I was going to write a post lamenting about how Chicago weather sucks and how I have to let my dogs out the front of my house because the sliding door into our fenced in yard is frozen shut, even after being blasted by the space heater for the past four plus hours. Or how my normally happy, content baby is suffering from her first cold (I think) and is alternately her happy, normal self and then very unhappy and clingy. I was going to post something funny (in my opinion) about what the heck were the people who settled in Chicago thinking, after spending their first winter here. But then I got an email from my dad. I won't copy the email here, because A) it is pretty long and B) I am not sure about copyright type things and since it was obviously written by someone else (not my dad) I don't want to get sued or something.
My dad works in emergency management. He is always prepared for a disaster. He had us stocking up on canned food in case bird flu happened. And he is well informed. The email he forwarded me was a list of the natural disasters, famines, really bad crap that happened around the world this past weekend. It included brief synopsises of disasters such as a cholera outbreak in Africa, an earthquake in Greece and record snowfalls across Europe. While the email was more informative to facilitate dialogue amongst emergency management personnel across the globe, my dad forwarded it to me with the general tone of think about how lucky you are. It wasn't sent in a condescending tone, more of a gentle reminder that while things may seem bad, there is always someone who has it worse.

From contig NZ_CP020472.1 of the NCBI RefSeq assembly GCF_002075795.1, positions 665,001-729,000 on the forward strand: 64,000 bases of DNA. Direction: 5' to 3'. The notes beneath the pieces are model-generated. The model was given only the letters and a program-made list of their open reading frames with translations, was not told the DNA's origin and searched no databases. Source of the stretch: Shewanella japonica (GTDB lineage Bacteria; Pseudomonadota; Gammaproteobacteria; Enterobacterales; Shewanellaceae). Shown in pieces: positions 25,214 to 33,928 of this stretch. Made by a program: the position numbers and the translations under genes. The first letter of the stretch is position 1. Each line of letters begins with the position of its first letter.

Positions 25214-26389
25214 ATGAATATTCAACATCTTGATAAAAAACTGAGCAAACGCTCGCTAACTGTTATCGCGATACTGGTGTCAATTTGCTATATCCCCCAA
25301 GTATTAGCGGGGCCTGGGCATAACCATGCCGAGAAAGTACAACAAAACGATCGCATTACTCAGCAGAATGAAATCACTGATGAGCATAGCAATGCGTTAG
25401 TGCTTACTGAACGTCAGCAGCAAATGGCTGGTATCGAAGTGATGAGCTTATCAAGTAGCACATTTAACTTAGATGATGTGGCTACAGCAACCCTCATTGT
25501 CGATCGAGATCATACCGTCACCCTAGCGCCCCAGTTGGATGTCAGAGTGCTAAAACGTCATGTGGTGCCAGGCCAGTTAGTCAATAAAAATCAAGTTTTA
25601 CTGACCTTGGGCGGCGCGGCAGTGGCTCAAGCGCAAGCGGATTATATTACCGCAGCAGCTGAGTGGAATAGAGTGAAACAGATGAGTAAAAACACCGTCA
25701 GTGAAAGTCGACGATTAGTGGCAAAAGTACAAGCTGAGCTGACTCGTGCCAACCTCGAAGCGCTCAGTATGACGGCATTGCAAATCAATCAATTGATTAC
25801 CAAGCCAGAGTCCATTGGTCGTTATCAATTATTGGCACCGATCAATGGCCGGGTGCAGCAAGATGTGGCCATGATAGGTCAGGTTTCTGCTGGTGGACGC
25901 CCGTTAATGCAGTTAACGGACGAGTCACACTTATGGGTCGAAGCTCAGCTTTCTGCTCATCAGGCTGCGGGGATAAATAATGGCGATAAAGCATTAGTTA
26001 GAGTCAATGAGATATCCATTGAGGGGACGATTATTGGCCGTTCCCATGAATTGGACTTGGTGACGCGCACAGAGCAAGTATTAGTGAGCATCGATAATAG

This email got me thinking about how lucky I really am. I have a wonderful husband, beautiful daughter, loving and close family, and really great friends. I have a roof over my head, power coming into my house. It is freezing outside, but I am toasty, even if I do actually take my dogs outside for them to do their business. While my daughter has a little cold and is not quite her usual self, I don't have to worry too much because I have access to top notch medical care and insurance that means I don't have to question taking my child to a doctor if absolutely necessary, because I know the bills will be taken care of. But even if I didn't have insurance, I still have access to hospitals and doctors and everything that goes along with modern medicine. And I have a car to take her to the doctor, if necessary. And while I didn't get the best nights sleep last night, my arms weren't aching to hold a child that was so ill she had never been home from the hospital, like a girl I went to high school with. I have a stocked pantry and freezer. I have enough clothes to bundle up and not have to do laundry for a long time. I am lucky enough that, while not rich by any means, I am able to stay home with my daughter all day instead of having to juggle multiple jobs just to have a place to live.
My thoughts are a little scattered here, but my point is pretty clear. When we think about how much we have and how much others in the world, even in our communities, don't, we can gain a little perspective. And by virtue of the fact that you are sitting in front of a computer reading this, I think you realize the little things we take for granted.